Khruangbin May Be From Houston, But ‘Mordechai’ Offers More than Slick Sound

Khruangbin review by Dan MacIntosh - Courtesy photo
Khruangbin review by Dan MacIntosh - Courtesy photo


Learning that Khruangbin is from Houston, Texas, feels like discovering how the “they-must-be-English” Spoon is also from Texas. The plant life just doesn’t fit with its environment. Not an obvious fit, though it may be, this funky trio is nevertheless infinite degrees separated from Willie Nelson.

If it helps, you may want to picture this triple-play as hipsters from Brooklyn. When first considering this album’s title, Mordechai, you might assume it was named after the man written about in the Old Testament Book of Esther. But you’d be wrong. Instead, this unusual (yet memorable) album/person name was inspired by a friend of the group’s bassist, songwriter and singer, Laura Lee. This special friend played the role of prophet/counselor in Lee’s life by teaching her the importance of appreciating the journey, instead of being too overly focused on the destination. We can be so obsessed with getting where we’re going at times, we may just miss all the beautiful landmarks along the way.

Khruangbin Review by Dan MacIntosh
Khruangbin Review by Dan MacIntosh – Courtesy photo

Khruangbin is one Zelig of a band, stylistically, appearing to be a world music act (“Pelota”) one minute, and a funky disco house band, the next. With “Time (You and I),” for example, Khruangbin brings us all the way back to Studio 54 in the 70s, with a dance-y Chic-inspired piece. At 5:42, it sinks into the groove and lets the funk take us for a long, enjoyable ride. In addition to Lee’s roving bass line, guitarist Mark Speer is given room to explore a perfectly Soul Train-ready electric guitar riff. You’ll get down, and get funky with this one, again and again. “So We Don’t Forget” finds Speer applying a far different guitar approach. His chiming tones beautifully bring back fond memories of Johnny Marr’s guitar parts on the Naked album. Lee is obviously having fun laying down the reggae bass part on “One to Remember,” a breezy island number, as well.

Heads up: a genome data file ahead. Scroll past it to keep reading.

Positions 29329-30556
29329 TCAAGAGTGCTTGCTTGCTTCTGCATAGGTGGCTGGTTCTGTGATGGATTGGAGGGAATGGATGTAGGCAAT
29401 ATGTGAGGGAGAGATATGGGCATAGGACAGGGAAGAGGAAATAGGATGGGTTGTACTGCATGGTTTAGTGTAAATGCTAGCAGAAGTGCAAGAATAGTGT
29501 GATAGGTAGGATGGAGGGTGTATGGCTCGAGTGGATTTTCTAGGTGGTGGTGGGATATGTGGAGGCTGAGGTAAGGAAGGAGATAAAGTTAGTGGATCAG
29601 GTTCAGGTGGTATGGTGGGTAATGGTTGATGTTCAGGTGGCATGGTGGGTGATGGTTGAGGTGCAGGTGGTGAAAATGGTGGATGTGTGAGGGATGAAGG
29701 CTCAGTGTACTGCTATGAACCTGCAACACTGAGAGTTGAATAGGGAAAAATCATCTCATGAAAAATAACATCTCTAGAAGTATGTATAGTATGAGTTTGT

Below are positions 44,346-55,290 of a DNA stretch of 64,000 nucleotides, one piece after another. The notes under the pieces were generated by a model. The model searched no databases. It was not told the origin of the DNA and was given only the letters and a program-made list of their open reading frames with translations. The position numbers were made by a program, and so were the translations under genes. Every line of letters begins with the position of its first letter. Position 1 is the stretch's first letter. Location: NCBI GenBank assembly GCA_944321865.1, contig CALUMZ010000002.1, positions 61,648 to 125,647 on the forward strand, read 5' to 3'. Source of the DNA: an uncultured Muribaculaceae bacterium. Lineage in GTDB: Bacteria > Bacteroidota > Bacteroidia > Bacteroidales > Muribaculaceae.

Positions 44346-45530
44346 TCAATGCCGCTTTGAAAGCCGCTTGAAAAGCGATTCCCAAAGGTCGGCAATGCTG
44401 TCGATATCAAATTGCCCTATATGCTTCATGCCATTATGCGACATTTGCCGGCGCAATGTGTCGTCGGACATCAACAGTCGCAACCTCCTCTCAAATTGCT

Half of the ten tracks on Mordechai clock in at over four minutes, with a couple even passing the five-minute mark. This is because Khruangbin is so much more than an alternative (let alone pop) band. These players have the chops of natural jazz musicians, which give them liberty to extend these tracks out to their natural lengths. With that said, though, it would be unreasonable, as well as inaccurate to describe Khruangbin as a mere jam band. At its worst, jam band music is indulgent and oftentimes boring. None of the pieces on Mordechai, though, are so long that they cry out for an editor. Lee is more of a light and dreamy singer, as opposed to a powerhouse vocalist, which sometimes leaves her sounding like a dream pop songster fronting a jazz trio. It’s an odd and unexpected combination, but it works.

They say everything’s bigger in Texas, but you don’t always hear about how its assets can also be prettier. Khruangbin is one of the loveliest Texas natural resources right now.